And the overall winner is the University of Warsaw! This university sends each year a team that consistently gets a medal at the finals. In the top 10, we see even bigger dominance from the Chinese and Russian universities.

Since the end of the cold war, China and Russia have been dominating ACM ICPC. I would say that this is because these countries retain most of their talent. China and Russia have been dominant in the high school International Olympiad in Informatics (IOI) as well. Once these talented sports programmers get into university, they will be in an environment where ICPC training is encouraged.

When I was training at the Petrozavodsk Programming Camp in Russia, we were training all day, as there was not much else to do. This was a perfect environment for competitive programming practice. The real question is how are Russia and China consistently winning the high school Olympiad? I am unfortunately not the right person to answer this.

ACM ICPC competition photo from pxhere

I do however believe that these results are slightly biased towards countries with higher population. If the statistics were accounting for population, we might have countries like Switzerland, Singapore, or Taiwan being the best.

Despite claiming most of the top universities in the university rankings (such as qsuniversityrankings), universities from the USA fall short to universities from China and Russia. I believe that there are two reasons for that.

Firstly, the university rankings do not perfectly reflect the quality of students and the quality of teaching at these institutions. They focus on research and facilities. They focus on the number of international students and since most of the world speaks English, the universities from English-speaking countries have an advantage in attracting international students and faculty. An example could be the University of Edinburgh, which ranks higher than most if not all Asian universities. However, I simply refuse to believe that the University of Edinburgh, despite being a great institution, has better students than Tsinghua University or The University of Tokyo. In this regard, the rankings give a false sense of excellence to the American institutions.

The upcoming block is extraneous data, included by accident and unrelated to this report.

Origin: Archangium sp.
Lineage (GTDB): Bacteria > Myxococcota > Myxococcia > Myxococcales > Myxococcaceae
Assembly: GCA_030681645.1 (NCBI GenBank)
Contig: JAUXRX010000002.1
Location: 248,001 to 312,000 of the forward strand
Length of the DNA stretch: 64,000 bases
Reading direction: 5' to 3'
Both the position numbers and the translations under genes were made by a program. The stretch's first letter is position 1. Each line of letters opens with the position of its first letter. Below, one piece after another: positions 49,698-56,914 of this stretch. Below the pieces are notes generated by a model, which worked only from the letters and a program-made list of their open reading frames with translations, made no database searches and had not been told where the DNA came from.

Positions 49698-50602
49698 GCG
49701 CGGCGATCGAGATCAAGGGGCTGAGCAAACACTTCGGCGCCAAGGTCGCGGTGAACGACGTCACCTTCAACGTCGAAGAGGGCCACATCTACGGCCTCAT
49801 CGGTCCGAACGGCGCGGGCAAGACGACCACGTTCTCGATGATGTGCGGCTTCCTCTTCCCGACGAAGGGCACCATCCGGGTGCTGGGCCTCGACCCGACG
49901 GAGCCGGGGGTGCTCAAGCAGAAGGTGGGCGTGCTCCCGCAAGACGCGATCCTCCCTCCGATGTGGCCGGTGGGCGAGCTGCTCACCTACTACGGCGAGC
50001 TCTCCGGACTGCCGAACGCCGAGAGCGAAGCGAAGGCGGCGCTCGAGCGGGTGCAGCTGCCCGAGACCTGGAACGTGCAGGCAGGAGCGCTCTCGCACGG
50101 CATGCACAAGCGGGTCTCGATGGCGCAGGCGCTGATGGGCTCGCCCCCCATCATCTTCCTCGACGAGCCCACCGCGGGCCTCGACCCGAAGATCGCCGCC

Secondly, performing well at ICPC is not a priority for US universities. This is similar to most of Europe. Harvard, MIT, or Stanford definitely attract the best. However, the competitive programming training environment at these institutions is almost non-existent to the Russian and Chinese counterparts. The benefits of spending most of the day working on difficult problems are small. On the other hand, once you are at Stanford your goals might be getting an internship, research experience, or starting your startup rather than being top at competitive programming.


In this section, I will explain how I’ve calculated the points. First, we take into account the last 10 years of the region. To be specific, from 2010 to 2019. The points are calculated by the following form:

where i = 1 corresponds to the year 2010 and i=10 corresponds to the year 2019. This causes the later years to have higher weight. the value p_points is calculated by the following formula:

where k_teams represents the number of teams the university sent that year to the regional, n_participants is the overall number of participating teams and p_i represents the place of the i-th team from the university. We square the difference between the position overall number of participants because we want the teams that finished in the top position to contribute to a higher degree to the overall score. The sum of the points each team obtained is then finally divided by the square root of the number of teams the university sent. If we didn’t do the square root, it would be a simple average and we don’t want that. Because that would mean an advantage for universities that send only their best team. Also, we didn’t want the universities that sent the most teams to be in the advantage as well. This seems like a compromise that gives the most points to universities that send multiple great teams.

The code is available at

Machine Learning researcher and a student at Technical University of Munich